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RIT is a world leader in imaging, from scientists who are creating technologies that will revolutionize the use of imaging applications to artists who constantly advance the world of creative arts.

Emergency Response in Japan

Emergency Response in Japan

Researchers at Rochester Institute of Technology processed satellite imagery of regions in Japan affected by the 9.0 magnitude earthquake and tsunami that devastated sections of the country's east coast on March 11, 2011.

Researchers at Rochester Institute of Technology processed satellite imagery of regions in Japan affected by the 9.0 magnitude earthquake and tsunami that devastated sections of the country's east coast on March 11, 2011. The U.S. Geological Survey, a member of the International Charter "Space and Major Disasters," organized the volunteer e!ort involving 10 organizations, including RIT, Harvard University, George Mason University, Penn State, and the Jet Propulsion Laboratory.

RIT's part was to process images of the Fukushima Nuclear Power Plant and the cities of Hachinohe and Kesennuma. At the request of the Japanese, scientists at RIT created before-and-after images that could be printed on large sheets of paper. The team uploaded 30-megabyte PDFs to the U.S. Geological Survey's website forcharter members and Japanese emergency responders to access.

The RIT team processed the imagery looking into the reactors and the containment shells taken by a satellite on March 12, the day after the earthquake and tsunami hit and prior to the explosions at the plant. Subsequent image-maps from March 18 showed extensive damage and a smoldering reactor.

"We were tasked with producing an image map of the nuclear plant the morning of March 18th and we uploaded it about 6 that night," says Don McKeown, distinguished researcher in the Carlson Center for Imaging Science.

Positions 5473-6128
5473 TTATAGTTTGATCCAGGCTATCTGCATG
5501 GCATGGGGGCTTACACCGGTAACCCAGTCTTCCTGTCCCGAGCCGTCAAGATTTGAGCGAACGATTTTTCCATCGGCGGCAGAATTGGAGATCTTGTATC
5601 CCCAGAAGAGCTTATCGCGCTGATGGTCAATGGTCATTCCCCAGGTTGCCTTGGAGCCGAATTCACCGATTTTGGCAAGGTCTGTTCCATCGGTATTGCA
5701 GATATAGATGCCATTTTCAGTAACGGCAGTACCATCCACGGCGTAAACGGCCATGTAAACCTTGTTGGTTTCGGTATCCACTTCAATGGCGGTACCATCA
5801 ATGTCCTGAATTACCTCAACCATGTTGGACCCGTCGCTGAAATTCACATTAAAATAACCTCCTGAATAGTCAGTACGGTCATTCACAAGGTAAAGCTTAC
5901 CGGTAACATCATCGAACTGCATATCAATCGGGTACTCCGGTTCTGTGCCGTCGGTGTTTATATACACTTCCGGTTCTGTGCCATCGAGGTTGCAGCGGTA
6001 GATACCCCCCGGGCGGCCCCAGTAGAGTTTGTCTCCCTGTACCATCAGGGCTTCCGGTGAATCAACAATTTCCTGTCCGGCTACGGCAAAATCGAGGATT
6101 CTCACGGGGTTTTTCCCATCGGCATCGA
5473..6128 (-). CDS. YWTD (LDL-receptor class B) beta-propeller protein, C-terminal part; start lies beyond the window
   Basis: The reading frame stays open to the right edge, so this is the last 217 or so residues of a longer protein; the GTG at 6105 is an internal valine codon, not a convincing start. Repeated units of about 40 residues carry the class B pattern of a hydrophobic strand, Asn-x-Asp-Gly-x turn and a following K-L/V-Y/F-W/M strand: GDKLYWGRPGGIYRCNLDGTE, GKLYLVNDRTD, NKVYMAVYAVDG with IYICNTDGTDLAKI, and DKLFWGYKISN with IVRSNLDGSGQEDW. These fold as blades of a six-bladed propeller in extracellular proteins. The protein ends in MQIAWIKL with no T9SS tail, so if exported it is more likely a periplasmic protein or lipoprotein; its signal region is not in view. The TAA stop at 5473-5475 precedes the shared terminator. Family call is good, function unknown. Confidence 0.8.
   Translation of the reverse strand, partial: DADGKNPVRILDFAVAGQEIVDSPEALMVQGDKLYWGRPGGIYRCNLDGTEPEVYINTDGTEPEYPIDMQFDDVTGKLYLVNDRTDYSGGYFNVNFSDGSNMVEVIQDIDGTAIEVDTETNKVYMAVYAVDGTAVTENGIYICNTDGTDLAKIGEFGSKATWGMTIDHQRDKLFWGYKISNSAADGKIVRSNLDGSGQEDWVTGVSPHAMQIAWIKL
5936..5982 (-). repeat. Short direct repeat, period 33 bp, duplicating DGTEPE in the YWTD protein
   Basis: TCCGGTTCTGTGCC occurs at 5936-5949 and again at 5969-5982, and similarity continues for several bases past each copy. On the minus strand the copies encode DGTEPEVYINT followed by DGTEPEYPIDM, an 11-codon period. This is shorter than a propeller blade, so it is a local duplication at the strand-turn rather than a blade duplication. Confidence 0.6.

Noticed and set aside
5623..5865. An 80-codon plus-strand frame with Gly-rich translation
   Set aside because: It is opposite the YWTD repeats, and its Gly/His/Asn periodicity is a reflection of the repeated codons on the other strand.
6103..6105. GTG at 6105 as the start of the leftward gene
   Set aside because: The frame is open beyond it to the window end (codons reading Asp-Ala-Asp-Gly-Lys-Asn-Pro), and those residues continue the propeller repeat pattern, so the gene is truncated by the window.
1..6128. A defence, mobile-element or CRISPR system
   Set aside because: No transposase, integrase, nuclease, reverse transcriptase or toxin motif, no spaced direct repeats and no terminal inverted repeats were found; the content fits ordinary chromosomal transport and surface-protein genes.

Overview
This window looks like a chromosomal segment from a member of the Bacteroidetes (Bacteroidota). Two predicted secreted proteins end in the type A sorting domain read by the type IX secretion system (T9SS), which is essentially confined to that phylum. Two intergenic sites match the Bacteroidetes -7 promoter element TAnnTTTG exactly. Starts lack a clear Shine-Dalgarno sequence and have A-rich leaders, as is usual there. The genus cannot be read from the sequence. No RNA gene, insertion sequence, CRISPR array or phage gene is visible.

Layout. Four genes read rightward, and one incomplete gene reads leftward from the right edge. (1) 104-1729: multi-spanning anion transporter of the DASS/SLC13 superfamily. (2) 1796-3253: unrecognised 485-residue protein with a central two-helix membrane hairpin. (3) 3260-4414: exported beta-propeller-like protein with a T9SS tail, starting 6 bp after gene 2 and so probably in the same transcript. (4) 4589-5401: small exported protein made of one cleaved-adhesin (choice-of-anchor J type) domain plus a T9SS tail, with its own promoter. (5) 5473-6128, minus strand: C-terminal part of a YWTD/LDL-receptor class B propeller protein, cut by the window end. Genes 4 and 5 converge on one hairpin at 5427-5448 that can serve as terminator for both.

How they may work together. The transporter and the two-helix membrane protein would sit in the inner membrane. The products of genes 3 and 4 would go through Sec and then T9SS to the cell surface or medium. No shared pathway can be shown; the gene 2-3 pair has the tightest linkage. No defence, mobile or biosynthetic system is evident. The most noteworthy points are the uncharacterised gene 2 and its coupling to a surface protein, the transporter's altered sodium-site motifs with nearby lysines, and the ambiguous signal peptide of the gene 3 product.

The 13-hour time difference made the work flow difficult, notes Dave Messinger, associate research professor and director of the digital imaging and remote sensing laboratory. "While we're doing this here, it's the middle of the night there, so the feedback loops are slow."

The RIT team mapped the area surrounding the power plant as well, processing imagery for a broader view of the terrain used as farmland. "We prepared a large image of Fukushima," McKeown adds. "This is an agricultural region potentially subject to restrictions for food originating in this area."

The RIT team, led by McKeown and Messinger, includes graduate students Sanjit Maitra and Weihua "Wayne" Sun in the Center for Imaging Science and staff members Steve Cavilia, Chris DiAngelis, Jason Faulring, and Nina Raqueño. They created the maps using imagery from WorldView 1 and WorldView 2 satellites operated by Digital Globe, a member of RIT's Information Products Laboratory for Emergency Response (IPLER), and GeoEye 1, a high-resolution commercial satellite operated by GeoEye Inc.

"This really fits what IPLER is all about-information products," McKeown says.

Exploring A Plasmonic Alternative

A Plasmonic Taper:

The 3D nanoplasmonic squeezer developed by RIT's Nanoplasmonics and Metamaterials group couples a dielectric waveguide into the metal-insulator-metal plasmonic taper, which "squeezes" light into an ultra-small spot.